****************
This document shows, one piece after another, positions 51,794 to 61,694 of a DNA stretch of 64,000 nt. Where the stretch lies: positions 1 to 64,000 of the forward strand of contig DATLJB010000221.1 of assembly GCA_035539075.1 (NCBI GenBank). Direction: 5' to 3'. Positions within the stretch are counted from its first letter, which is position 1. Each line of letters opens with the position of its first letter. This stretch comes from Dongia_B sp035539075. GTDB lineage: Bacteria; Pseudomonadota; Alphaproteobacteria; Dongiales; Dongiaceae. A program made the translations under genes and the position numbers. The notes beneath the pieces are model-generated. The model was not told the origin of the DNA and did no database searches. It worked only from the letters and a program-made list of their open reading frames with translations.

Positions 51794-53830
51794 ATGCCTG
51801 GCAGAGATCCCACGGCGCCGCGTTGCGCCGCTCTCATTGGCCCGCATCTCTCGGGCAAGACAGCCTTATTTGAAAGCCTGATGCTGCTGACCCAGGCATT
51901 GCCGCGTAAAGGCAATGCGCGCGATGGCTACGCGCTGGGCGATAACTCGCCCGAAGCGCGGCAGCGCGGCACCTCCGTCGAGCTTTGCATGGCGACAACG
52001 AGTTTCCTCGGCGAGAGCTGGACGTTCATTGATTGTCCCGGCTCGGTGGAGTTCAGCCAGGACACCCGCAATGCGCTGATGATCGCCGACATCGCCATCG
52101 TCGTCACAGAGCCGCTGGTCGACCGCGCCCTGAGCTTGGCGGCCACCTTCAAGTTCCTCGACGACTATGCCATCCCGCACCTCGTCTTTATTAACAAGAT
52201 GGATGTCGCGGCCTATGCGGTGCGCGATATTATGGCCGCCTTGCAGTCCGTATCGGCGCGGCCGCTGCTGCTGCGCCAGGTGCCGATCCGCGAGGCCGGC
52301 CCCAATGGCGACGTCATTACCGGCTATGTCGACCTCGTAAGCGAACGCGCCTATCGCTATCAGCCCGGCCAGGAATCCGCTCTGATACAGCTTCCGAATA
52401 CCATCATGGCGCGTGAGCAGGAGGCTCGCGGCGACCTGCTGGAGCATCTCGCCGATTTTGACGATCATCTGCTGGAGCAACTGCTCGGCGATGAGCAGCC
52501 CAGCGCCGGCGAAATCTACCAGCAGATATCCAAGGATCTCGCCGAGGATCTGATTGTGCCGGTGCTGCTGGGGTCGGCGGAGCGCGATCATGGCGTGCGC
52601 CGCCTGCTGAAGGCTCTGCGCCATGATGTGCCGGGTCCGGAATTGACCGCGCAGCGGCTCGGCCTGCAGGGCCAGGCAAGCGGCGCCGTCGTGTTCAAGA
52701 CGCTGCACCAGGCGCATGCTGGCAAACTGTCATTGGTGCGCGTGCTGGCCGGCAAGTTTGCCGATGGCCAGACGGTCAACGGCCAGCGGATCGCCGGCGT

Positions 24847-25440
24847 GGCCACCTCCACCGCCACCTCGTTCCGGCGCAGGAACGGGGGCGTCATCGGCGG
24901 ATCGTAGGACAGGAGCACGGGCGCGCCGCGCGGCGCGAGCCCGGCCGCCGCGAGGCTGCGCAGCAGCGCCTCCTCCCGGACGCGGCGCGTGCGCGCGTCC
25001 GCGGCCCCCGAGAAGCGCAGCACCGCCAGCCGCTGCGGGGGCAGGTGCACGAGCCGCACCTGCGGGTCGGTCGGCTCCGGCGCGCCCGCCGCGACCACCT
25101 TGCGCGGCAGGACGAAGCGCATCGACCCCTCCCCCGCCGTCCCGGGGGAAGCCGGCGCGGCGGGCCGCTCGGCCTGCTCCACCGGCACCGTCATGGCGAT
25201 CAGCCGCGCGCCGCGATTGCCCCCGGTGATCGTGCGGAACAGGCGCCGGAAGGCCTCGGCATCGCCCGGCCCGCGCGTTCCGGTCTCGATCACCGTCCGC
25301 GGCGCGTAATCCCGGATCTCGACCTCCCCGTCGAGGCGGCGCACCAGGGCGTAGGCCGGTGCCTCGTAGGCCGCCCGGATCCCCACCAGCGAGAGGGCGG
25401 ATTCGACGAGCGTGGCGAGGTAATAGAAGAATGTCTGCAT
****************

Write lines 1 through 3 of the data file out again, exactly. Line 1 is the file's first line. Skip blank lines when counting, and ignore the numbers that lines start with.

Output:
This document shows, one piece after another, positions 51,794 to 61,694 of a DNA stretch of 64,000 nt. Where the stretch lies: positions 1 to 64,000 of the forward strand of contig DATLJB010000221.1 of assembly GCA_035539075.1 (NCBI GenBank). Direction: 5' to 3'. Positions within the stretch are counted from its first letter, which is position 1. Each line of letters opens with the position of its first letter. This stretch comes from Dongia_B sp035539075. GTDB lineage: Bacteria; Pseudomonadota; Alphaproteobacteria; Dongiales; Dongiaceae. A program made the translations under genes and the position numbers. The notes beneath the pieces are model-generated. The model was not told the origin of the DNA and did no database searches. It worked only from the letters and a program-made list of their open reading frames with translations.

Positions 51794-53830
51794 ATGCCTG